FOI status:not legally binding
|The edited version of the Compendium of Comments is an Australian Taxation Office (ATO) communication that is not intended to be relied upon as it provides no protection from primary tax, penalties, interest or sanctions for non-compliance with the law. In accordance with PS LA 2008/3 it only affords level 3 protection.|
Summary of issues raised and responses
|Issue No.||Issue raised||Australian Taxation Office Response/Action taken|
|1||Comments regarding details of proposed legislative change.||The Ruling is intended to apply to the law as enacted at the time of issue. However a transitional arrangement is included in relation to certain health related supplies.|
|2||Request for a longer transitional period for affected entities.||Change made. The Ruling provides for a longer transitional period.|
|3||The changes that are proposed include references to additional decisions of the Full Federal Court in TT-Line Company Pty Ltd v Federal Commissioner of Taxation (2009) 74 ATR 771 and the Federal Court in Meridien Marinas Horizons Shores Pty Limited v FCT (2009) FCA 1594.||Change made. The introduction in the final Addendum acknowledges that the Ruling is being updated to refer to these two decisions.|
|4||The proposition that an activity could result in two completely different supplies (rather than two similar supplies under Proposition 15) was not considered in the previous ruling.
Paragraphs 221 P and Q.
What is the nature of the supply? Does it fall within paragraph 9-10(2)(g) of the A New Tax System (Goods and Services Tax) Act 1999 (GST Act)?
|It is acknowledged that the additional paragraphs in Proposition 15 of the Ruling do not explore the precise character of the supply made to the payer in a multiparty arrangement. Whether the supplies are completely different is not something the Ruling considers. However the guidance provided by the Full Federal Court was to the effect that the activity (of transport of the eligible passenger) gave rise to two supplies.|
|5||Examples all concentrate on the issue of some specific identity or authority card to a person to whom an underlying supply has been made. It is likely that there will be circumstances where the proof of entitlement at a reduced price for an underlying supply is not limited to holding and producing a specific card.||No change made. Although the examples may refer to a specific card, the factors set out in the Ruling are expressed in broad terms. In the Ruling, paragraph 221B, at (b)(i), refers to a framework that 'identifies a mechanism by which the particular third parties or the class of third parties are to be identified such that the supplies made to them come within the scope of the framework'.|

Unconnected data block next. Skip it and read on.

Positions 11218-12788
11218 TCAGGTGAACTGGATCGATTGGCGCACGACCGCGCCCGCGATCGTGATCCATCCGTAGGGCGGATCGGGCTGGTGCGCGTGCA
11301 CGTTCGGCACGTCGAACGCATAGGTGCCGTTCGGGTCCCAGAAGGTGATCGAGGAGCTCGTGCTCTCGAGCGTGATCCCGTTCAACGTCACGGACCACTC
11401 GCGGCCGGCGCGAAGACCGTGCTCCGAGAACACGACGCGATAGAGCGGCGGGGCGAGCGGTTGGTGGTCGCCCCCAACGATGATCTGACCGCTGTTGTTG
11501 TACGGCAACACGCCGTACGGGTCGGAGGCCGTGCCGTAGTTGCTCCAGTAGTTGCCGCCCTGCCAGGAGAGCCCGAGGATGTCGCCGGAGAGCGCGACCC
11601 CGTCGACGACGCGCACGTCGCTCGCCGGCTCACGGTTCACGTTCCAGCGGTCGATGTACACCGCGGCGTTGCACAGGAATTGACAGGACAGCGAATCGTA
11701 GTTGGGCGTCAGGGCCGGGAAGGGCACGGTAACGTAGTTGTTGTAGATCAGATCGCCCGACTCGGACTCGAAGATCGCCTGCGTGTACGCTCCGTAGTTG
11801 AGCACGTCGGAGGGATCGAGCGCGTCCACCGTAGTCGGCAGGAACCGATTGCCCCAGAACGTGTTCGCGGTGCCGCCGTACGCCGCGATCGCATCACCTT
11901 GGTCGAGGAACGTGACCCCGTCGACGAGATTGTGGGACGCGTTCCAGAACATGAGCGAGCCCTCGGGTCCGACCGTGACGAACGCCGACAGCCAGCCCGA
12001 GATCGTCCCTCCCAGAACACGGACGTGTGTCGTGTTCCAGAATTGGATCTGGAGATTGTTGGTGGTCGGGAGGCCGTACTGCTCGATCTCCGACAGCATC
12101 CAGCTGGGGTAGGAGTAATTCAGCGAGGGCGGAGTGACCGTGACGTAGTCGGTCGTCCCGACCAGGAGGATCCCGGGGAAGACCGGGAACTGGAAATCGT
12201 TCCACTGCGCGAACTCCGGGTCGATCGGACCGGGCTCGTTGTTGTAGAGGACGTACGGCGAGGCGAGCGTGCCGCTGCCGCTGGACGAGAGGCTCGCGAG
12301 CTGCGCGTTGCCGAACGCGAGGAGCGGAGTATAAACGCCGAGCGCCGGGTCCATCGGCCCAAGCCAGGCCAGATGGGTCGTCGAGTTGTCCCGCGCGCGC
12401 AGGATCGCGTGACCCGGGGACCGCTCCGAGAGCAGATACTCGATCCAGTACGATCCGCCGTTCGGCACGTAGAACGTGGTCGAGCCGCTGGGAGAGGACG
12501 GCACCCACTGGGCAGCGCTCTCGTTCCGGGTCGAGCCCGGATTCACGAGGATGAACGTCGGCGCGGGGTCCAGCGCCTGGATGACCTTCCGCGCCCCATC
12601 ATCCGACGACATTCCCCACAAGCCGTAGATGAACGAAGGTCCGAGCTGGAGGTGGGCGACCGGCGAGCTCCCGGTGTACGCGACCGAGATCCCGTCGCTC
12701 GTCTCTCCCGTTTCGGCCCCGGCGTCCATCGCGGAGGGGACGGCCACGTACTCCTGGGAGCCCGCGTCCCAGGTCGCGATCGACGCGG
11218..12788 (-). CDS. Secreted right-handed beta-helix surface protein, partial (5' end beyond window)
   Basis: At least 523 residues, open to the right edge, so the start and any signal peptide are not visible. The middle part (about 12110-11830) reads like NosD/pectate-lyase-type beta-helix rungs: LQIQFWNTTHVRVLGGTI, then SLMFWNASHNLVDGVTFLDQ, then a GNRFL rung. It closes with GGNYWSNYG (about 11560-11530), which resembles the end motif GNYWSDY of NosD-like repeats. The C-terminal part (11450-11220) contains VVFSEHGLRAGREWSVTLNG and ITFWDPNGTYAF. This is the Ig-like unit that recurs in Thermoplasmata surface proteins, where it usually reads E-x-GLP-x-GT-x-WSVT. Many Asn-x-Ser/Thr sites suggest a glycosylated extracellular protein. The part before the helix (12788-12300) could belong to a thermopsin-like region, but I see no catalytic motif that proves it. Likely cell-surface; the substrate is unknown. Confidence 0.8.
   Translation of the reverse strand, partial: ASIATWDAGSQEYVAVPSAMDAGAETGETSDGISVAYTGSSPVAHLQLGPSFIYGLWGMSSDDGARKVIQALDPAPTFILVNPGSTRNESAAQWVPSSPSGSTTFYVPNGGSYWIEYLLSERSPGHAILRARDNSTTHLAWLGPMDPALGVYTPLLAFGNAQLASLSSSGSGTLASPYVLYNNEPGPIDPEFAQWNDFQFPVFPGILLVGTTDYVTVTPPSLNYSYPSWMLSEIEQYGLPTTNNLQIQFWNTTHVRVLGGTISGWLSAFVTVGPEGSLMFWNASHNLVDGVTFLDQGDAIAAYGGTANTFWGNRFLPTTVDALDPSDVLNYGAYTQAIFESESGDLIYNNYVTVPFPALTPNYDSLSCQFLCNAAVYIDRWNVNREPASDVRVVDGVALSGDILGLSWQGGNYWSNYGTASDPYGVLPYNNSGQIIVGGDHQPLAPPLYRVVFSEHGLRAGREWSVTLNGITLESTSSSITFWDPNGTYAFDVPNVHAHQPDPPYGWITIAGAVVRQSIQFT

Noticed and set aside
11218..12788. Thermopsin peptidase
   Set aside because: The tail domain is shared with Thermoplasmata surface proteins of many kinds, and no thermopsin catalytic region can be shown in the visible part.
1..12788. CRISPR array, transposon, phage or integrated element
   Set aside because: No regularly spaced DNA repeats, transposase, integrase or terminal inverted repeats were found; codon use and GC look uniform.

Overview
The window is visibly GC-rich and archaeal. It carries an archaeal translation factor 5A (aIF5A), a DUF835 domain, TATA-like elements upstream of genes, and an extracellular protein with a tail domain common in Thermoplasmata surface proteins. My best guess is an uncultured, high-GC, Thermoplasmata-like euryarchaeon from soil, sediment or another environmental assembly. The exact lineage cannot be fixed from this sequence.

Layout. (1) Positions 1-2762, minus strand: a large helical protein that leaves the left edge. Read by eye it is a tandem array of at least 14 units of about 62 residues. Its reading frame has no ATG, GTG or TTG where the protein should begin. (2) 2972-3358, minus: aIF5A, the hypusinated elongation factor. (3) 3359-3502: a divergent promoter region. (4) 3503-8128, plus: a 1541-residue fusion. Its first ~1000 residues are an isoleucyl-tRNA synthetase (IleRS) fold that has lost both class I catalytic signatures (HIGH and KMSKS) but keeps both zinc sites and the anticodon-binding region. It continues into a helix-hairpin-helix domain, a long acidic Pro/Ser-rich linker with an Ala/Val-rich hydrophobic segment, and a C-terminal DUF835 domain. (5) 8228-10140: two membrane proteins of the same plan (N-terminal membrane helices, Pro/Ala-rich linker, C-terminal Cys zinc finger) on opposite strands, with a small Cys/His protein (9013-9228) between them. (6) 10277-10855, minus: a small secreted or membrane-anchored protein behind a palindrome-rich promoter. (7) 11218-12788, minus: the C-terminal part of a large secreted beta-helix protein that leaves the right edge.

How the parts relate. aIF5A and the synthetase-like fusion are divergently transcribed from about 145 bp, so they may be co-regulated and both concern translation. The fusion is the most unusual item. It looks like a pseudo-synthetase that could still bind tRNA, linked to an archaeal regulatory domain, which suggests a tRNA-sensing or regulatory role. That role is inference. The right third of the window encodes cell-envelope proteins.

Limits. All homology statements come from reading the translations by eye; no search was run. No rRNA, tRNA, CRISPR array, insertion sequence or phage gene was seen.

|6||The strict conditions set by GSTR 2006/9DA raise doubts whether Australian Taxation Office staff will be able to apply Proposition 15 in the way that the Full Federal Court applied that Proposition in the Department.||No change made. As stated in paragraph 221G of the Ruling 'the factors listed at paragraph 221B provide a guide, but are not conclusive or prescriptive'.|
|7||Paragraph 59 relating to Division 81 of the GST Act. Suggestion to use the word 'treats' instead of 'deems'.||Change made.|
|8||Paragraphs 221A to 221S.
Query regarding use of the term 'provides', e.g. whether the language implies a 'Grandmother's Flowers' scenario.
Query re the focus on providing a supply to the customer: 'Does the ruling not need to consider whether the payer is actually paying for a supply being made to and provided to it?
|Changes made. To avoid confusion, relevant paragraphs have been reworded to remove references to the term 'provides'.|
Guidance/commentary would be welcome on what the supply by C to G is.
|Change made. Paragraph 221K has been expanded to refer to C making a supply of services to G.|
Relevant (draft) Ruling/Determination
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